A Counter object increments the form's Value variable and displays the result in the form's txtResults TextBox.
The Run method enters an infinite loop. It sleeps for 1 second and then uses a SyncLock statement to get a lock on the form. This doesn't do anything to the form, it just means no other thread can lock the form object until we release the lock. To see why this is important, suppose the form's Value variable holds the value 1. Then suppose two threads are running and both enter this section of code at approximately the same time and follow this sequence of events:
- Object 1 increments the form's Value property to 2.
- Object 2 increments the form's Value property to 3.
- Object 1 displays the form's Value property 3.
- Object 2 displays the form's Value property 3.
Instead of displaying the value 2 and then 3, both of the threads display the value 3.
After it locks the form object, the Counter increments Value. It then uses the form's InvokeRequired method to see if the code is running on a Thread other than the one that created the form. If it is (and we know it is in this example), then it cannot access the form's methods directly.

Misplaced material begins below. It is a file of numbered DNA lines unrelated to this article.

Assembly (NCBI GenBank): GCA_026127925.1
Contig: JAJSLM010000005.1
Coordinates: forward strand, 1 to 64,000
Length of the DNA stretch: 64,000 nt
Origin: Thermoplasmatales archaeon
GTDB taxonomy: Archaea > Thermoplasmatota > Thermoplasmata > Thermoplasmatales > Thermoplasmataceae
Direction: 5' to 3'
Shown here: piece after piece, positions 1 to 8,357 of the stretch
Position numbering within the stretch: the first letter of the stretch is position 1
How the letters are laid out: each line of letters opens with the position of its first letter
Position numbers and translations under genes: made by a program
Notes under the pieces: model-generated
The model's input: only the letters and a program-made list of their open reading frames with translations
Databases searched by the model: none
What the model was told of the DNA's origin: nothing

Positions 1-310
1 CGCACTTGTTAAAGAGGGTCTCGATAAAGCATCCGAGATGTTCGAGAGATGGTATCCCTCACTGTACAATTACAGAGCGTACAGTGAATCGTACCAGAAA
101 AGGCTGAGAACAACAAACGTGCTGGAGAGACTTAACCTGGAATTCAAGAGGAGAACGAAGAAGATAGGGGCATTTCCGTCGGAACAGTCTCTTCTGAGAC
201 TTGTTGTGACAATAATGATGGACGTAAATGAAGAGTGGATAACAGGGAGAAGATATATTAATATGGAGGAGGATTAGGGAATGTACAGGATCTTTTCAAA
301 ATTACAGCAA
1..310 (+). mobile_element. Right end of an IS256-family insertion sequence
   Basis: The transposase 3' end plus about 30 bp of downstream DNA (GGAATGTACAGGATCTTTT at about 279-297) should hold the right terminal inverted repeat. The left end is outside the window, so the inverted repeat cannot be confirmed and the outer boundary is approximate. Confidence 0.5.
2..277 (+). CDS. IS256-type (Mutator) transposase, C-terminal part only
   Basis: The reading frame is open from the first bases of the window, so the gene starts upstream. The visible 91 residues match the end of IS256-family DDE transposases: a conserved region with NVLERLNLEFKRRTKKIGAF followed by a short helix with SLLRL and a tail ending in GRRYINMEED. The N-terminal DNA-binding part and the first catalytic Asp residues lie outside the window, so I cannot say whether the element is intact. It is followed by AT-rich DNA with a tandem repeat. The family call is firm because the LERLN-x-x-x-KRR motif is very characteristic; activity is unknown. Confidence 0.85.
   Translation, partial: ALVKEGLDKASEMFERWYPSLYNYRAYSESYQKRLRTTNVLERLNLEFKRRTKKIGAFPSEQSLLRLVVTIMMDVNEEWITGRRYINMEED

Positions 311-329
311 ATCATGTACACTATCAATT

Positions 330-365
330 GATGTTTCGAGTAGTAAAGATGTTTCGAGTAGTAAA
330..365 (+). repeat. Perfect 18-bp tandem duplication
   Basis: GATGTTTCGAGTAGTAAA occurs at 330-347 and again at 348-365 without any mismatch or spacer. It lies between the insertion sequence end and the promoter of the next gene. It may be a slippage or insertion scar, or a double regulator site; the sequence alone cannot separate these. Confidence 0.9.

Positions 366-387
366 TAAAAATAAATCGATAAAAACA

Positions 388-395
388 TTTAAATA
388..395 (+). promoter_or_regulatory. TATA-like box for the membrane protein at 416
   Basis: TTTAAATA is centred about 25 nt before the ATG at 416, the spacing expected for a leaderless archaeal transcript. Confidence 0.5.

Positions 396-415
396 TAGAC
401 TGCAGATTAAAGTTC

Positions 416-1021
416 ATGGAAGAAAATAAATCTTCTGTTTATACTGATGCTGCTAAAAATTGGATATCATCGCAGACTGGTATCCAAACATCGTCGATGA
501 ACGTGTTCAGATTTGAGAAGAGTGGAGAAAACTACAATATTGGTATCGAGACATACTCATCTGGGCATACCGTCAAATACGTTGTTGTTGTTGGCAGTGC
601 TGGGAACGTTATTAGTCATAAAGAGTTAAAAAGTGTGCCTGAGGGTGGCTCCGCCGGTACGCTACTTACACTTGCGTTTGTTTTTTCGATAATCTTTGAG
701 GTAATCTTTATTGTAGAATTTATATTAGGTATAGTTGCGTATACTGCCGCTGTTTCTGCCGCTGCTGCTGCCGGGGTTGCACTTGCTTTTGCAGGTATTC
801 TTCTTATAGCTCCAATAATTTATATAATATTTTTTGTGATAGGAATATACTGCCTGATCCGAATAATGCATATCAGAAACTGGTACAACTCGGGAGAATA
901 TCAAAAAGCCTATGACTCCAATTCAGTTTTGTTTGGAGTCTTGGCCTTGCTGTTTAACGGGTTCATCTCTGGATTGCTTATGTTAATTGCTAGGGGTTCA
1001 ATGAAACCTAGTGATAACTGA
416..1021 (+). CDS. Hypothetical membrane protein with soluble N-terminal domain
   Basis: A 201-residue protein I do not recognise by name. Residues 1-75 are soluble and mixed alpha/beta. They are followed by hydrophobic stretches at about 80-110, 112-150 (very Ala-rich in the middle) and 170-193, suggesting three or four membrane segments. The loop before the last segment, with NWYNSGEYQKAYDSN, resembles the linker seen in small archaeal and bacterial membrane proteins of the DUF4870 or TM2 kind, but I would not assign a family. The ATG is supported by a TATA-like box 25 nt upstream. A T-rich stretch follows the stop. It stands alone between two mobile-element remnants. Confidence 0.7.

Instead, the program calls the form's Invoke method. This method's first parameter is a delegate indicating the form routine to execute. Its second parameter is an array of parameters to pass to the form routine. In this case, the parameter array contains the text that the DisplayValue method should display.
The object then uses the End SyncLock statement to release its lock. If another thread reaches its SyncLock statement while this object holds a lock on the form, the second object waits until the lock is released.